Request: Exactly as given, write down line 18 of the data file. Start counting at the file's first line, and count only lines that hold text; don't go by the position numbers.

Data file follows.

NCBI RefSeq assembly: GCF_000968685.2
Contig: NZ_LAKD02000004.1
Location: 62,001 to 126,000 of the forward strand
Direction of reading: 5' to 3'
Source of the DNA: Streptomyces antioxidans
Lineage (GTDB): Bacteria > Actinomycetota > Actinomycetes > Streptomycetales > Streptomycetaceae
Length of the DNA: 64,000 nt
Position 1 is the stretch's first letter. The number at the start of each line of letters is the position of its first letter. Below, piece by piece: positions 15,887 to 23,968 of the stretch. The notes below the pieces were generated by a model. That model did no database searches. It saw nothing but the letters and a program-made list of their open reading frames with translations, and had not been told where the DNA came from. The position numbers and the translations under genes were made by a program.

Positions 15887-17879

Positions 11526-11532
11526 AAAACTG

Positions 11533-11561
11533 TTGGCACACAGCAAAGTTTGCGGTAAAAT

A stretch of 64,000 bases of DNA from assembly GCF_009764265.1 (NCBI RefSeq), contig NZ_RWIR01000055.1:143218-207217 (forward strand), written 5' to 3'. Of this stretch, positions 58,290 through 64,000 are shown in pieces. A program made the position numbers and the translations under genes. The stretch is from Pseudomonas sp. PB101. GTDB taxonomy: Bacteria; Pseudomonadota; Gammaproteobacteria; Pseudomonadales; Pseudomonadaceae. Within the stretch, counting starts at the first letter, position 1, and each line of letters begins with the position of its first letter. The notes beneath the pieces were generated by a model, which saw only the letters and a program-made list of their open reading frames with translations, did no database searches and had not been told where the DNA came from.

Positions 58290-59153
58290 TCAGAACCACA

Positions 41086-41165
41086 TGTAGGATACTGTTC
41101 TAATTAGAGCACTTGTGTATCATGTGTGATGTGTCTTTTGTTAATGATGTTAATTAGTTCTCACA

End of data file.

41086 TGTAGGATACTGTTC